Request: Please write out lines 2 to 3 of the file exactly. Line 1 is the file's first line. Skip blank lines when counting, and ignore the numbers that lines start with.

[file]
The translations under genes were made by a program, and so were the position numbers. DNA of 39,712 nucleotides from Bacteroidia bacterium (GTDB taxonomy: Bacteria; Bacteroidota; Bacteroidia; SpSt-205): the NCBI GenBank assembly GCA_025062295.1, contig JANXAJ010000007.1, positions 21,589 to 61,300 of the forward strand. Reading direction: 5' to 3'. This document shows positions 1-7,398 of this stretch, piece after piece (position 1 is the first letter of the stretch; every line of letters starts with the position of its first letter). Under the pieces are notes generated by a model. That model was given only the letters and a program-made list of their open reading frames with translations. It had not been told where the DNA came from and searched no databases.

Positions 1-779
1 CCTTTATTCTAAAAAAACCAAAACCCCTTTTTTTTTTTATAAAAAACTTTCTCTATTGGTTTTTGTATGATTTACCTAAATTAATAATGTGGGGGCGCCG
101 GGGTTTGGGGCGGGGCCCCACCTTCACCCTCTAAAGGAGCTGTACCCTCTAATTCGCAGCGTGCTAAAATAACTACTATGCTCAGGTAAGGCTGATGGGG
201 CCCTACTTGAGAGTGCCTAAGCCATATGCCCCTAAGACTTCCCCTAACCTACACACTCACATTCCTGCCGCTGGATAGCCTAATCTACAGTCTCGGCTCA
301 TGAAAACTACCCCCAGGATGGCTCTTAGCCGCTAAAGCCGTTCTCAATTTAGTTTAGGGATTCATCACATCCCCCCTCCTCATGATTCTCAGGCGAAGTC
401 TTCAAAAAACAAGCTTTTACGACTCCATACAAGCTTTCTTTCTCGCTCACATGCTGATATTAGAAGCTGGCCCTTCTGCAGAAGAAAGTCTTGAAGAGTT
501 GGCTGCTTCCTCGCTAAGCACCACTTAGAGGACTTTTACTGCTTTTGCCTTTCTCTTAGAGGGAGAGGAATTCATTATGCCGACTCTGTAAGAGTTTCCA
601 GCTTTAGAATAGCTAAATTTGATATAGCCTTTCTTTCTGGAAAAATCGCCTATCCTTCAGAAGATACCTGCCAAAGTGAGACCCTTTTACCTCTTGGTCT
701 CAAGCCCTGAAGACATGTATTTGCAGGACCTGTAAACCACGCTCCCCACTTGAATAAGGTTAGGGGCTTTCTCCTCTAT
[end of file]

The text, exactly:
Positions 1-779
1 CCTTTATTCTAAAAAAACCAAAACCCCTTTTTTTTTTTATAAAAAACTTTCTCTATTGGTTTTTGTATGATTTACCTAAATTAATAATGTGGGGGCGCCG